(Reuters) – Even as dealmakers bicker over who will actually own TikTok Global, another question emerged after President Donald Trump agreed over the weekend to keep the wildly popular video-sharing app running in the United States for another week: how can they possibly create 25,000 new jobs in the United States?
That vow, repeated by the president on Saturday at a campaign rally in North Carolina, was part of a concession that dealmakers offered to convince Trump to green-light a transaction in which a new board comprised of U.S. citizens would oversee a new U.S.-based company and co-owned by Oracle Corp and Walmart Inc.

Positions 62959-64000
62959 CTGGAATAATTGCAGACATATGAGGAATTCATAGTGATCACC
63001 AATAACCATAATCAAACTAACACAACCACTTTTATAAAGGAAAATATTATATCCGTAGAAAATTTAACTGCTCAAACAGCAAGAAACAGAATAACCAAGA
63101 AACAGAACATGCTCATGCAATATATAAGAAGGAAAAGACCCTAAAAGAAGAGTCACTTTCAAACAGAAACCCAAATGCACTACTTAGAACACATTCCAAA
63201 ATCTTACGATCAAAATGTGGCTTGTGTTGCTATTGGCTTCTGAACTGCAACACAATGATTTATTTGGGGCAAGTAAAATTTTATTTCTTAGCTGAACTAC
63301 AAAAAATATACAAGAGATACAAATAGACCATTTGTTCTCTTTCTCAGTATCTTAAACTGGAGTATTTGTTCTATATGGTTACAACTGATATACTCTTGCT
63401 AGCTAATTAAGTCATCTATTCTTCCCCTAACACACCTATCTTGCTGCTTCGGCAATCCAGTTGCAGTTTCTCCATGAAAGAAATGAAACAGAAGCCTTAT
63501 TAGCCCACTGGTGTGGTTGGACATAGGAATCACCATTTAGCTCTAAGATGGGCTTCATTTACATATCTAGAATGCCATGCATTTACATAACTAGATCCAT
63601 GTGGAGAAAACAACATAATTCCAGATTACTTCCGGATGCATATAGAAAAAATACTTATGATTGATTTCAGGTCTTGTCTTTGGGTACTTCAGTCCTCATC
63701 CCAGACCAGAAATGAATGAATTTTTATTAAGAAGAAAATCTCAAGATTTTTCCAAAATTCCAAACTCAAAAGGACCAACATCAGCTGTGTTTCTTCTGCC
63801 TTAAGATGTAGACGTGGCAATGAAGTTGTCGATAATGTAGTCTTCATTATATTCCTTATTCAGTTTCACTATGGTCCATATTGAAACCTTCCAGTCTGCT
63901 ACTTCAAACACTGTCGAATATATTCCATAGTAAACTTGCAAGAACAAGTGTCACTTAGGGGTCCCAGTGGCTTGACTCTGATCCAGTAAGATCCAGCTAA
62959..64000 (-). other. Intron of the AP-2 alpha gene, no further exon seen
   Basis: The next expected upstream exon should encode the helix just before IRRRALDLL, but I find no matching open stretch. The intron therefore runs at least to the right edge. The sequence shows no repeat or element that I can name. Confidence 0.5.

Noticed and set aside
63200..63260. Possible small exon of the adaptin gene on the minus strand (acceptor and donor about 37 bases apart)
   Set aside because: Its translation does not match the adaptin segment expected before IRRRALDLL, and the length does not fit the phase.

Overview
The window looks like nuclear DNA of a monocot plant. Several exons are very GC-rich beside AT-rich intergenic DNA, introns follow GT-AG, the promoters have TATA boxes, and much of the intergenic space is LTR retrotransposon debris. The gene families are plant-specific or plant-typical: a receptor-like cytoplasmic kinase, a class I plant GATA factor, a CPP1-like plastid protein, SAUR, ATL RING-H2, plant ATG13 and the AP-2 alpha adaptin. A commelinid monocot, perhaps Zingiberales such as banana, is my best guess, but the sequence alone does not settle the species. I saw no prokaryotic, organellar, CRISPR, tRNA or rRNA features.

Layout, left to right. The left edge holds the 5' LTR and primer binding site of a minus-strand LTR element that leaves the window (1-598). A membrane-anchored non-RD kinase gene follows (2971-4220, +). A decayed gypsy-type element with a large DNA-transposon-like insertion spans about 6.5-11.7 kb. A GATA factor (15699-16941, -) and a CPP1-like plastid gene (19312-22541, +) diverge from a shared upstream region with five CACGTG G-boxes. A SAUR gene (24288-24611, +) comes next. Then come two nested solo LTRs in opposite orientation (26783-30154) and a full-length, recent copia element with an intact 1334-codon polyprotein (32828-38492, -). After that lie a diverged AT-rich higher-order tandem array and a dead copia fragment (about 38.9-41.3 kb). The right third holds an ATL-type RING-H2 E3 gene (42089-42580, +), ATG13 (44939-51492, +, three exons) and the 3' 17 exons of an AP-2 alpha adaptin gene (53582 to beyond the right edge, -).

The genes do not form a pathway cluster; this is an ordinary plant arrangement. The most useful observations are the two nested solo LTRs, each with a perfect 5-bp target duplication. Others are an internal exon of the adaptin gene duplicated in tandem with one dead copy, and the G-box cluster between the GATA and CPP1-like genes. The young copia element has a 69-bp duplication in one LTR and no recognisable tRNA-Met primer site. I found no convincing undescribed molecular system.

But the lofty hiring target will be tough to justify, experts said. Such a high number suggests an expectation for massive revenue growth at a time when TikTok faces unprecedented global challenges.
If TikTok operated at anywhere near the efficiency of other internet companies such as